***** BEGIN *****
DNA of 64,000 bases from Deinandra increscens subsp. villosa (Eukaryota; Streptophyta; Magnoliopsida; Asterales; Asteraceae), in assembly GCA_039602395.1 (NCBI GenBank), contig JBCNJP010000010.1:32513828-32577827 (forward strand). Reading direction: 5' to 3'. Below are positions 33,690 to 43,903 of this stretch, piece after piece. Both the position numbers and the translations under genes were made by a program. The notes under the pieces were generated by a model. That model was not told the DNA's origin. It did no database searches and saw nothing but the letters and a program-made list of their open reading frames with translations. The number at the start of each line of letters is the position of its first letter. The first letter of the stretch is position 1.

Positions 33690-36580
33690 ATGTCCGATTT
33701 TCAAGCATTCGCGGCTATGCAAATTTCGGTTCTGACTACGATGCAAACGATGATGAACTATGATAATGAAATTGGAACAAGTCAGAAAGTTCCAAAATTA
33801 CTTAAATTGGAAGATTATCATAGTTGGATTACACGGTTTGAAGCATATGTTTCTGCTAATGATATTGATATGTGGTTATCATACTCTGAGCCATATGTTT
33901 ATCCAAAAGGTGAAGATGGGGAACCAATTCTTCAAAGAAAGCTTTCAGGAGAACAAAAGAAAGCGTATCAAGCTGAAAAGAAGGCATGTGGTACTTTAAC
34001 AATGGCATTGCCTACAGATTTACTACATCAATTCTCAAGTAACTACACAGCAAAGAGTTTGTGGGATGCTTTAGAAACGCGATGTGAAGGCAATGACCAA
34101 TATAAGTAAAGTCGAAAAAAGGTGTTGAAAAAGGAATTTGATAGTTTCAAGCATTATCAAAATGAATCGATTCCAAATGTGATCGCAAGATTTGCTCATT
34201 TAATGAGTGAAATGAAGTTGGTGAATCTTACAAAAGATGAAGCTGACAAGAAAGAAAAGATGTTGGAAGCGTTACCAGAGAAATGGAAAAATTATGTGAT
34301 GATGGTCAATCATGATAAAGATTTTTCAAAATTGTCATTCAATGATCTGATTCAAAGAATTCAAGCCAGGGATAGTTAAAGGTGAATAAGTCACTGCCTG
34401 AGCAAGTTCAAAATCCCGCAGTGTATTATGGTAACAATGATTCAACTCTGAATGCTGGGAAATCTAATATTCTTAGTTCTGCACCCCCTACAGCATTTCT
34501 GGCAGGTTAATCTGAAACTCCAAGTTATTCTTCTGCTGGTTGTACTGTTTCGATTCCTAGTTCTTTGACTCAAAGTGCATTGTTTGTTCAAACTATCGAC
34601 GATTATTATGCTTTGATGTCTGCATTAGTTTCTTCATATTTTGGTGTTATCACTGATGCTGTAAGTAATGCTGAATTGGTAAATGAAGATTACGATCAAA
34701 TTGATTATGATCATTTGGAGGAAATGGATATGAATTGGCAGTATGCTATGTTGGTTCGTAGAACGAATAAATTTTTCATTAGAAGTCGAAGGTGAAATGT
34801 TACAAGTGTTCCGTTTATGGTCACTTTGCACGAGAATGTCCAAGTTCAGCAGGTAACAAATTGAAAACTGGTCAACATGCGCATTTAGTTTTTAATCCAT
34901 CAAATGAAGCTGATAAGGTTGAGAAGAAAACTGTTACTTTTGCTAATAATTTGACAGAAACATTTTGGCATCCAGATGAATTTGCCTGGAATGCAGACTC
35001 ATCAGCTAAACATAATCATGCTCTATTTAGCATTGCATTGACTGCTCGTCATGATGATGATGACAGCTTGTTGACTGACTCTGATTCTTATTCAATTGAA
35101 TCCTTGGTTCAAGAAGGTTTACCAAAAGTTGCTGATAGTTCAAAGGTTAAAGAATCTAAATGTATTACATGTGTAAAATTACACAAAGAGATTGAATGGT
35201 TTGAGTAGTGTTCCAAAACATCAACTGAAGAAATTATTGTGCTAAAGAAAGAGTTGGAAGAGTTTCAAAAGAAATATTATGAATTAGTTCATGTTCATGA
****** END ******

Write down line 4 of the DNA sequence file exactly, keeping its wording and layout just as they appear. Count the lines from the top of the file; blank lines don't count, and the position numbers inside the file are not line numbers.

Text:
33701 TCAAGCATTCGCGGCTATGCAAATTTCGGTTCTGACTACGATGCAAACGATGATGAACTATGATAATGAAATTGGAACAAGTCAGAAAGTTCCAAAATTA